To minimize pinching or gouging of the tubing 44 by the elements 214, the outer edge 240 of the element is formed with a smooth radius. It has also been found that the surface texture of the inner surface 234 effects the elements 214 in transmitting or receiving the signals.
Although the separation between the elements 214 along a channel 208 may vary, in the preferred embodiment the transmitting element 216 is separated from the first sensing element 218 by approximately 0.2 inches, while the second sensing element 220 is separated from the transmitting element 214 by approximately 1.6 inches.
To isolate the elements from potential interference, the inner elements 230 are composed of a non-conducting polymer and the assembly 200 includes generally planar shields 246 which extend within the inner elements and generally parallel to the channels 208 and along both sides of each of the channels. It has been found that similar shielding is not necessary between the elements 216, 218 and 220 disposed along one of the channels 208.
It is also envisioned, that the sensing assembly 200 may be adapted so that the transfer tube 104 may also be passed through the sensing assembly. The sensing assembly 200 may then sense the contents of the transfer tubing. Such an arrangement may however, lead to nuisance alarming as the transfer tubing 104 will likely contain fluid from a previous pumping cycle upon the initiation of a second pump 24. Thus the controller 48 may find a mismatch. A delay may be incorporated to reduce this nuisance alarming.
Referring to FIG. 5, a block diagram illustrates the general layout of a preferred embodiment of the circuit, indicated generally at 250, forming a part of the sensing assembly 200. The controller 48 actuates a switching circuit 252 to activate the sensing elements 214 along a desired channel 208 to sense the fluid in the tubing 44 extending along that channel. The circuit 250 is preferably housed in the base 204 (FIG. 4). For example during operation of one of the pumps 24 (FIG. 1), the controller 48 actuates the channel 208 a-f corresponding to that pump. The controller 98 generally actuates the sensory assembly 200 at predetermined times.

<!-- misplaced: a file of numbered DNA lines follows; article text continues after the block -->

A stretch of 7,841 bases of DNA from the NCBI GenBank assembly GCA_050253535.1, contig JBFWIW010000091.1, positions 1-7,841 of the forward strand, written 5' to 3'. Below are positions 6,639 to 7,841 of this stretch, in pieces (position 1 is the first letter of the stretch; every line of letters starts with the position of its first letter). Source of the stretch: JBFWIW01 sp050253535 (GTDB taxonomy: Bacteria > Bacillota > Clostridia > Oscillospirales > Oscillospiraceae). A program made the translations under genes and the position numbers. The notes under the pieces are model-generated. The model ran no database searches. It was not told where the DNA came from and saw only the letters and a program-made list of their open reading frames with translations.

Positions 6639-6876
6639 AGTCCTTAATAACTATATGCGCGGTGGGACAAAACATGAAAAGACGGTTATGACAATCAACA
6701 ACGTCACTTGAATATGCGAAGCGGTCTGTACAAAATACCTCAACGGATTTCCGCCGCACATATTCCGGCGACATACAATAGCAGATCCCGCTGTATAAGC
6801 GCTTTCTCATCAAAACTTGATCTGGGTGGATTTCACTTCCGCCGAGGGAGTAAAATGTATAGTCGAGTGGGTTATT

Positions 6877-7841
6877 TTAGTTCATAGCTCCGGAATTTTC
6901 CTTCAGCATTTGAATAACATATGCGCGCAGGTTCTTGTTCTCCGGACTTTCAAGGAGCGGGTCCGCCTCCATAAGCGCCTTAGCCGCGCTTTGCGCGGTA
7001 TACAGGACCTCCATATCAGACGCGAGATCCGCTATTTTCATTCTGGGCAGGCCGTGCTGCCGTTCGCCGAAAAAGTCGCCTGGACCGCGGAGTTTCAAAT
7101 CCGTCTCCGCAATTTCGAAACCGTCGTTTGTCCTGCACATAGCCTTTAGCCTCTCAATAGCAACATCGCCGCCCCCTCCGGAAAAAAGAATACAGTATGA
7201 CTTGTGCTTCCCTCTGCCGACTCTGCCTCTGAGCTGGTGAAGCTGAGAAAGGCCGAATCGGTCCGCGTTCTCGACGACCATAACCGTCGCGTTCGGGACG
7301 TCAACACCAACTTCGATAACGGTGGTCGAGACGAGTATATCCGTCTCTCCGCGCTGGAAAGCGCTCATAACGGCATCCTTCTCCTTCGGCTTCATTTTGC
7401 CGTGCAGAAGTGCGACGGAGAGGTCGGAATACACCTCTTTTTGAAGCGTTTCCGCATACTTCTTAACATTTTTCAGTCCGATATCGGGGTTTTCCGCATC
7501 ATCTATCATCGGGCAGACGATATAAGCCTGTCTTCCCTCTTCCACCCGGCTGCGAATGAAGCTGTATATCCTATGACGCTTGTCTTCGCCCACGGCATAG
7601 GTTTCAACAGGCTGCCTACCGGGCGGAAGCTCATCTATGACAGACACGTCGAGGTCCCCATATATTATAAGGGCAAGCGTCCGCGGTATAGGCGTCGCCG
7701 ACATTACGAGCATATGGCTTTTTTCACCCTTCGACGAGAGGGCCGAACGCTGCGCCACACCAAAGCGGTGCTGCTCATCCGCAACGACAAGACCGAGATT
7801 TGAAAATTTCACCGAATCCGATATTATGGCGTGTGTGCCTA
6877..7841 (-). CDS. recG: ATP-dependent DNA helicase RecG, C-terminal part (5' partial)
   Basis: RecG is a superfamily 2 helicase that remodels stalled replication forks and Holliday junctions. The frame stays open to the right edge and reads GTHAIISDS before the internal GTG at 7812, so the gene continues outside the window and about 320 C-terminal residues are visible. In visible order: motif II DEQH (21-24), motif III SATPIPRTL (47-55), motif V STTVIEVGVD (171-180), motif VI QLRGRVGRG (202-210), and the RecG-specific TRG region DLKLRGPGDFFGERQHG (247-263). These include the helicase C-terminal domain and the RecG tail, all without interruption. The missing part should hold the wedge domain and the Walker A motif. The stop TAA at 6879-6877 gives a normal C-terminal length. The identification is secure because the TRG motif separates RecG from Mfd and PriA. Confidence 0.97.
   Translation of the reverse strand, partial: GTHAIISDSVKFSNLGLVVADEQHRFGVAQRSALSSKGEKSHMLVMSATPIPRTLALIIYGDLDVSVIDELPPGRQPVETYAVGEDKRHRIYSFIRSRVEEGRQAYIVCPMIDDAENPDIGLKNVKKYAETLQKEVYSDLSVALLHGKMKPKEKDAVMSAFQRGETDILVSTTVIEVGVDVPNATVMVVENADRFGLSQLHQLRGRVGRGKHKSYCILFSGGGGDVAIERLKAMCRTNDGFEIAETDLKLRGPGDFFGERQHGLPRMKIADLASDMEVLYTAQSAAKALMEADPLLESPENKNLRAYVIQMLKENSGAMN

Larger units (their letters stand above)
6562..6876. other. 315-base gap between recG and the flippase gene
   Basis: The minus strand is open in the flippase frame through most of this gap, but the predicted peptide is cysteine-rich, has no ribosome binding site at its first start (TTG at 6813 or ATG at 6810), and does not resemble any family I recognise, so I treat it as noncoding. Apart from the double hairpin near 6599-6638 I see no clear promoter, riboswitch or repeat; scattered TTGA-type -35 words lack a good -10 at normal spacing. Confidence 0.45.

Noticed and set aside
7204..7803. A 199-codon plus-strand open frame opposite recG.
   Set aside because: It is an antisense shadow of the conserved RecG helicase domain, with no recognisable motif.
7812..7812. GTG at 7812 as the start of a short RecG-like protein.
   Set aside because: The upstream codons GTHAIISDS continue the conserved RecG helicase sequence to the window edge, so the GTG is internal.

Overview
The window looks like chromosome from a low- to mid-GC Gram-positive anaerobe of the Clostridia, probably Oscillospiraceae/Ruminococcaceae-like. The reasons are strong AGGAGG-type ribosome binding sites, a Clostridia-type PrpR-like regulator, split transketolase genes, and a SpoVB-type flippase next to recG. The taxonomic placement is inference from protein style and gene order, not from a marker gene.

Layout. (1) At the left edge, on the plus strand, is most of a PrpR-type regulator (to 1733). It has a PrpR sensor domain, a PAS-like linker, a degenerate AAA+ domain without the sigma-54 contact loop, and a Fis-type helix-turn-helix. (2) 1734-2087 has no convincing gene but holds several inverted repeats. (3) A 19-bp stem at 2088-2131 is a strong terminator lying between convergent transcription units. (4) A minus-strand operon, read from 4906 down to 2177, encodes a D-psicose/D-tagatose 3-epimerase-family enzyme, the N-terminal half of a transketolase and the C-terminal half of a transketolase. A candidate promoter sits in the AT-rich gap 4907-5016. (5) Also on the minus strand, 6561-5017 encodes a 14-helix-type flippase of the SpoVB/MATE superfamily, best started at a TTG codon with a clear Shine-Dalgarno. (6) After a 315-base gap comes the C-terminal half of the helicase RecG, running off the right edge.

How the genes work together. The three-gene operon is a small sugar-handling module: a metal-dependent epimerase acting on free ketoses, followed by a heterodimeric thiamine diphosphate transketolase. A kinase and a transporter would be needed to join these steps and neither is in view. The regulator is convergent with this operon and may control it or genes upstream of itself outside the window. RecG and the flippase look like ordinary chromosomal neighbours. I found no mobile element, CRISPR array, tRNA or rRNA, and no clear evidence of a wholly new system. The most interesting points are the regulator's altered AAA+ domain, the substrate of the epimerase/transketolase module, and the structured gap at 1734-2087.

Upon actuation of the sensing elements 214 for the desired channel, a signal generator 254 supplies a signal, preferably a pulse consisting of a square wave of a predetermined frequency and voltage to the transmitting element 216. The signal is then transmitted by the transmitting element 216 into the tubing 44 (FIG. 1) and the contents of the tubing.
The signals received at the first receiving element 218 and second receiving element 220 are amplified and transmitted to a sampling circuit 256 which under the direction of a timing circuit 257 samples the amplified signals at predetermined times, preferably two separate times, relative to the transmitted signal.
The sampled signals are then transmitted to an analyzing circuit 258. In the preferred embodiment, the analyzing circuit 258 is composed of at least one and preferably two initial lookup circuits 260, where the sampled signals from the first element 218 and second element 220 are compared to stored value ranges representative of tubing containing known source solution types. Output from the initial lookup circuits 260 is transmitted to a second lookup circuit 264 which also compares the signals to stored value ranges representative of known source solution types. At least one of the initial lookup circuits 260 and second lookup circuit 264 contains a stored value range corresponding to a tube containing air and the sampled signals are also compared to this range.